Roger Pielke, 30 April:
there is in fact nothing that can be observed in the climate system that would be inconsistent with climate model predictions. If global cooling over the next few decades is consistent with model predictions, then so too is pretty much anything and everything under the sun.
over the 30 year time frame there will be strong warmingRoger:
I see that you neglected to address my central question
I explicitly wrote "over the 30 year time frame there will be strong warming" - and actually 20y would be a safe bet too.
I see that you have once again avoided addressing this question.
Me here in more detail:
Warming over 30 years is assured, 20 years must be "very likely", 10 years I would certainly say "likely" but that is a bit of a rough estimate.
I could do a detailed calculation about the probability of different trends over the next 30 years, but that's already been done.
James, when you write, "Warming over 30 years is assured, 20 years must be "very likely", 10 years I would certainly say "likely" but that is a bit of a rough estimate" you are much closer to what I am looking for. I am asking for somewhat less "roughness" in these estimates, and grounding them more quantitatively than this sort of hand-waving which is a common response.
you asked for more quantitative estimates, but did you read the link I provided, where such quantitative estimates were explicitly presented 6 years ago?
If, after reading that (and the two papers it refers to) you still have a question then feel free to follow up.
If you think that I'm focused on 2020-2030 (the subject of the essay in Nature that you linked to) then you are not really paying attention.
Roger, you started off with "if global cooling over the next few decades..." (my emphasis) which remains on your blog even after several people have pointed out that it is a gross mischaracterisation of the Keenlyside paper. So I pointed you to explicit probabilistic predictions about the next few decades which are as clear as day about the probability of cooling over that time frame.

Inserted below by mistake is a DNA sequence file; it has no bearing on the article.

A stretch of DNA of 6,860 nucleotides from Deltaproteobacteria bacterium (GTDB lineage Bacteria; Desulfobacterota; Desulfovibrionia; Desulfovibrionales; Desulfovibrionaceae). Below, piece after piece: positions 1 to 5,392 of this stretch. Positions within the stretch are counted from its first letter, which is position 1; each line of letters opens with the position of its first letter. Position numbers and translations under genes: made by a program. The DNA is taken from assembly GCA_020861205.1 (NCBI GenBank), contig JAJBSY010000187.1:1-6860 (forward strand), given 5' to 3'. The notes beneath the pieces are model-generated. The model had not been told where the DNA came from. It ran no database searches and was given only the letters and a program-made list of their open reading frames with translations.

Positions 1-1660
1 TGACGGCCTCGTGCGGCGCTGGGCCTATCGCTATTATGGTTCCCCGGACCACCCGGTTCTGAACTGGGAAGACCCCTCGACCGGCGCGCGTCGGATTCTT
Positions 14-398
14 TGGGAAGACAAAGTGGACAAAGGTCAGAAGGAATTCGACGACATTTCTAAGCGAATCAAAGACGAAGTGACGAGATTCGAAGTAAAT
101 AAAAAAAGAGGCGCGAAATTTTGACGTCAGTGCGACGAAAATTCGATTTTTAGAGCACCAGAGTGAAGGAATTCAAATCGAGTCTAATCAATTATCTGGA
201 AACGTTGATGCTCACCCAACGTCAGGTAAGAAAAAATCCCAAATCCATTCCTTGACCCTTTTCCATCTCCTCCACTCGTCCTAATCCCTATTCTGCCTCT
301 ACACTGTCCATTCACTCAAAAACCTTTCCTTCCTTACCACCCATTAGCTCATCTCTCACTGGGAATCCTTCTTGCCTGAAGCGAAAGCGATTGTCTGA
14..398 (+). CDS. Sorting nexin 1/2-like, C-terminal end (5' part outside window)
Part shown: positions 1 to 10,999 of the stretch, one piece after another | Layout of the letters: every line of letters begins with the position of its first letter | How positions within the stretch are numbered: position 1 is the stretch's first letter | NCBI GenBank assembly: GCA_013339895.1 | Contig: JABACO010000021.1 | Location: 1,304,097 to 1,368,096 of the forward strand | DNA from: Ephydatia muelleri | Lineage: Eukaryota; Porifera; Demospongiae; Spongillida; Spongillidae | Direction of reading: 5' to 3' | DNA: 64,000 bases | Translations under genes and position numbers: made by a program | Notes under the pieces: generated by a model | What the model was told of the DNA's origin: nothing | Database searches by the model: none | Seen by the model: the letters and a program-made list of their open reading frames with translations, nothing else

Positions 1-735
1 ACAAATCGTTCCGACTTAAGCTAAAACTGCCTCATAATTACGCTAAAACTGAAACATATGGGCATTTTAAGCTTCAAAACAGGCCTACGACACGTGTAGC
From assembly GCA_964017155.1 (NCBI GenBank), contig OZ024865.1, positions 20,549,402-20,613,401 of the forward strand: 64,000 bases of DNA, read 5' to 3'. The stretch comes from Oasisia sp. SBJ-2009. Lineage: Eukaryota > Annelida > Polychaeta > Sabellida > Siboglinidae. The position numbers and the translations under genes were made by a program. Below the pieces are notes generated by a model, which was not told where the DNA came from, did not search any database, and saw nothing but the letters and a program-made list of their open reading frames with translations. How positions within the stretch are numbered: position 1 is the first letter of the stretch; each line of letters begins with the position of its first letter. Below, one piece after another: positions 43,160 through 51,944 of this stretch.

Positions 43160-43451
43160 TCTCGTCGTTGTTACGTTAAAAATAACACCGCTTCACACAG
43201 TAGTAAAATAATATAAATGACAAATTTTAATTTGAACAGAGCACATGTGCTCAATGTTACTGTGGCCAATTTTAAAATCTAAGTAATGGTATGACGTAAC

Now you say you are not focussed on the next few decades...
If you want shorter term, I'm sure you have already seen the Smith et al Science paper, within which 50% of years post 2009 are predicted to beat the 1998 record. But as you can see, this is still a rather young area of science, and Keenlyside disagree to some extent (although not as strongly as some have portrayed it - I think their 10y mean forecast could still validate even if we see some new records).
Roger again (not in response to me, but bringing up the topic again on his blog):
You can just clear all of this up by answering my original question:
What observations of the climate system to 2020 would be inconsistent (lets say at the 95% level of certainty) with the climate model projections of the IPCC AR4? It is a simple question. use global average surface temps from UKMET as the variable of interest if you'd like, since that is what we've been discussing, or use a different one.
Stott and Kettleborough estimate that the global mean temperature in the decade 2020–30 will be 0.3–1.3 K greater than in 1990–2000 (5–95% likelihood range)and
Knutti et al. find that the projected distribution of likely surface warming is independent of the choice of emission scenario for the next several decades; that the probable warming for 2020–30 relative to 1990–2000 is about 0.5–1.1 K (5–95% likelihood range)
Also relevant: Eli Rabett and RC.